How to tell you're buzzed: Using four kings of underground rock (and a needless Beatles reference!) to make a point about "rhythmic sensibility" is the worst type of hype-mongering.
In the morning: When Bloc Party isn't able to stand under the weight of these monstrous expectations, a totally undeserved backlash will come, leaving another good band splayed by hype.
Artist: System of a Down
With the hype goggles on: "But at its reckless best, which is a lot, Mezmerize is a thrilling confrontation, a graphic reflection of a nation tearing itself apart in anger, rage and guilt." -- Rolling Stone
How to tell you're buzzed: Any description of an album that could also be used to describe a Michael Moore film doesn't have anything to do with how good an album is.
In the morning: Left-wing lyrics in rock are just about as common as guitars in rock. That leaves SOAD's off-kilter metal to set them apart, and it's really pretty middle-of-the-road.
Artist: The Fiery Furnaces
Album: Blueberry Boat & EP
With the hype goggles on: "If you don't like Blueberry Boat, I don't like you. It's no longer a matter of taste, other than the fact that I have good taste, whereas you, Fiery Furnaces-hater, do not. Don't have time to take in the full sweeping grandeur of Blueberry Boat's 80 minutes? I have no respect for your calendar priorities." -- PitchforkMedia.com
How to tell you're buzzed: Well, come on, you read that. When Pitchfork gets snarky, its time to move on.
In the morning: Too ambitious by half, the Fiery Furnaces have the goods but need to catch their breath and write a few more songs. If liking your music makes people think that they're smart, it's a problem.
Artist: The Arcade Fire
With the hype goggles on: "They are broken, beaten and ferociously romantic, reveling in the brutal beauty of their surroundings like a heathen Adam & Eve.... 'Neighborhood #1 (Tunnels)' [is] the first of four metaphorical forays into the geography of the soul.... These are songs that pump blood back into the heart as fast and furiously as it's draining from the sleeve on which it beats.... Funeral's singular thread is finally revealed; love does conquer all, especially love for the cathartic power of music." -- Allmusic.com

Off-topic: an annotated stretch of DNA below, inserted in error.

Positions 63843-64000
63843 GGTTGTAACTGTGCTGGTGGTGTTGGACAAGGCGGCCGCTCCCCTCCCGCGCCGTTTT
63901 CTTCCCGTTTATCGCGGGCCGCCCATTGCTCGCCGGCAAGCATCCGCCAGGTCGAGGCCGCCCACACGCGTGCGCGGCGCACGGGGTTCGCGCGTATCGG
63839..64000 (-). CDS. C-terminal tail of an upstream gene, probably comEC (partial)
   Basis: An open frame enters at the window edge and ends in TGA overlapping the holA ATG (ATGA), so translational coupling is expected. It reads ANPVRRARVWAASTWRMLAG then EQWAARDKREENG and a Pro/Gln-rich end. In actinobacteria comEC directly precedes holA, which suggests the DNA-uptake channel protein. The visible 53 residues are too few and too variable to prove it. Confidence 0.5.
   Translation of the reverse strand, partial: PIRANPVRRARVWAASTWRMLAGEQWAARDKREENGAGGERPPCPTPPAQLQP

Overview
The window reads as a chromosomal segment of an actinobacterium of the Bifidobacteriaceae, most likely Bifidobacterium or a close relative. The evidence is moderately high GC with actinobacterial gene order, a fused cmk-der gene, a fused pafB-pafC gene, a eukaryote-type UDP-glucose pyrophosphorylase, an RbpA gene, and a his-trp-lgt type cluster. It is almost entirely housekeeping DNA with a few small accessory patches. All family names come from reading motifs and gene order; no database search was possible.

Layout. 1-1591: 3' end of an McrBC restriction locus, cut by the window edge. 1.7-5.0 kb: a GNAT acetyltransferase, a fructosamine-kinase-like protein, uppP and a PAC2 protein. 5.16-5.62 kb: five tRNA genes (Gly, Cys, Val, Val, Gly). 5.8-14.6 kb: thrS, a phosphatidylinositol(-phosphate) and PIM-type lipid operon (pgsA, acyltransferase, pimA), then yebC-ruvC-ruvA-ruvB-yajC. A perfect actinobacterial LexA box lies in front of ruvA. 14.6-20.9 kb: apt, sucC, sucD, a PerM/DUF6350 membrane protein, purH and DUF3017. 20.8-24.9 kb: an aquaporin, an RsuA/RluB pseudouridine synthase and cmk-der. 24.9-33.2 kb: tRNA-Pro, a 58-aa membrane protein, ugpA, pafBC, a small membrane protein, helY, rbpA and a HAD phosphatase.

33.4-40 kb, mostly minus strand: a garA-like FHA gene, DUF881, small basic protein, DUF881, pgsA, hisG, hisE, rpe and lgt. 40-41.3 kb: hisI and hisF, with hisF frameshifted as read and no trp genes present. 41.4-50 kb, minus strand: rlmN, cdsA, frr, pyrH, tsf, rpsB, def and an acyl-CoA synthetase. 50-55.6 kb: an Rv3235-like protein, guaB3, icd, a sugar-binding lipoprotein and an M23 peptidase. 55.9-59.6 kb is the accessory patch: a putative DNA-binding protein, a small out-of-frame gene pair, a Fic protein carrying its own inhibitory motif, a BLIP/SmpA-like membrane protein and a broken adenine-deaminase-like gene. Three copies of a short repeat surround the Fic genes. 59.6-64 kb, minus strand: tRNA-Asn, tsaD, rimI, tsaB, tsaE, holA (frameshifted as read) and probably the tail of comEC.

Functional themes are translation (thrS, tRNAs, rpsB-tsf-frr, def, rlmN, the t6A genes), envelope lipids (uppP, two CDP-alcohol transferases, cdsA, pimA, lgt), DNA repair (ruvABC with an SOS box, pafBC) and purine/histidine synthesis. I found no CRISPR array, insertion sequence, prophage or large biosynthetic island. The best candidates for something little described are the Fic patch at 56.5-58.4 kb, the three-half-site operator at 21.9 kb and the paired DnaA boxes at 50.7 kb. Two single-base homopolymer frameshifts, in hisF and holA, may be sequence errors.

How to tell you're buzzed: When a critic mistakes a rock record for the salvation of mankind.
In the morning: The album rocks. It's pretty in parts, maybe even gorgeous. But it's just some arty dance stuff, old Talking Heads parts with a new coat of paint. It will not redeem your soul.
BONUS: Hype Hangover Poison Pens!
When you laud a band too much, eventually it's going to disappoint you. That's when critics slip on the anti-hype goggles.
Album: Make Believe
With anti-hype goggles on: "Rating: 0.4.... So does Make Believe completely ruin not just present-day Weezer, but retroactively, any enjoyment to be had from their earlier work? I don't know -- I'm too scared to re-listen to those first two albums" -- PitchforkMedia.com
How to tell you're un-buzzed: Bitchfork (that was a typo that might have been sent from God) is the thirteen-year-old girl of rock criticism: snotty, cliquey, insulated from the real world and hopelessly melodramatic. Take their bad reviews as seriously as sis' proclamations of the world ending when she doesn't get asked to the prom.
In the morning: It's just another Weezer record. They weren't Brian Wilson-esque pop geniuses back then, and they aren't the New Monkees now.